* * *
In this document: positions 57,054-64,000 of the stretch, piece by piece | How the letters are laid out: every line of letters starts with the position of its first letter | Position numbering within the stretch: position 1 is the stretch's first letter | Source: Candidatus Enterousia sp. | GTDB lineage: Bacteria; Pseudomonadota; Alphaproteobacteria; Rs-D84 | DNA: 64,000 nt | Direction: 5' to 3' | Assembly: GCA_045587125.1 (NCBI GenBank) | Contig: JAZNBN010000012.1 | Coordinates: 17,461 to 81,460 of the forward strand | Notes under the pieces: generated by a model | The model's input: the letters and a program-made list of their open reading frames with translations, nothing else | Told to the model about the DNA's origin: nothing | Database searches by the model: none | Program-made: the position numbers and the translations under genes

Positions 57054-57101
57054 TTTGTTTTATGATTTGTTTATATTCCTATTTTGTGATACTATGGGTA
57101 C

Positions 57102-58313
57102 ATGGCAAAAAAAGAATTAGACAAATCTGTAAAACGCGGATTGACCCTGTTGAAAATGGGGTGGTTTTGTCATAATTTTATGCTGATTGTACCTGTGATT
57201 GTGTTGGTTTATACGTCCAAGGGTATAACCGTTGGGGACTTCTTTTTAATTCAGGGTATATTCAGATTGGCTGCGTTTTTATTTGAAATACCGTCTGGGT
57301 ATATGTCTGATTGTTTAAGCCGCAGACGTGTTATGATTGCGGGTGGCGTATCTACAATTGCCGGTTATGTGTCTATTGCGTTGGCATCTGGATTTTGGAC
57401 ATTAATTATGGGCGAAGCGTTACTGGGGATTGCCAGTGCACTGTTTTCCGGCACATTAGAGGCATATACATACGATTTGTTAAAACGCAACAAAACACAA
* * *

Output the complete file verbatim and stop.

In this document: positions 57,054-64,000 of the stretch, piece by piece | How the letters are laid out: every line of letters starts with the position of its first letter | Position numbering within the stretch: position 1 is the stretch's first letter | Source: Candidatus Enterousia sp. | GTDB lineage: Bacteria; Pseudomonadota; Alphaproteobacteria; Rs-D84 | DNA: 64,000 nt | Direction: 5' to 3' | Assembly: GCA_045587125.1 (NCBI GenBank) | Contig: JAZNBN010000012.1 | Coordinates: 17,461 to 81,460 of the forward strand | Notes under the pieces: generated by a model | The model's input: the letters and a program-made list of their open reading frames with translations, nothing else | Told to the model about the DNA's origin: nothing | Database searches by the model: none | Program-made: the position numbers and the translations under genes

Positions 57054-57101
57054 TTTGTTTTATGATTTGTTTATATTCCTATTTTGTGATACTATGGGTA
57101 C

Positions 57102-58313
57102 ATGGCAAAAAAAGAATTAGACAAATCTGTAAAACGCGGATTGACCCTGTTGAAAATGGGGTGGTTTTGTCATAATTTTATGCTGATTGTACCTGTGATT
57201 GTGTTGGTTTATACGTCCAAGGGTATAACCGTTGGGGACTTCTTTTTAATTCAGGGTATATTCAGATTGGCTGCGTTTTTATTTGAAATACCGTCTGGGT
57301 ATATGTCTGATTGTTTAAGCCGCAGACGTGTTATGATTGCGGGTGGCGTATCTACAATTGCCGGTTATGTGTCTATTGCGTTGGCATCTGGATTTTGGAC
57401 ATTAATTATGGGCGAAGCGTTACTGGGGATTGCCAGTGCACTGTTTTCCGGCACATTAGAGGCATATACATACGATTTGTTAAAACGCAACAAAACACAA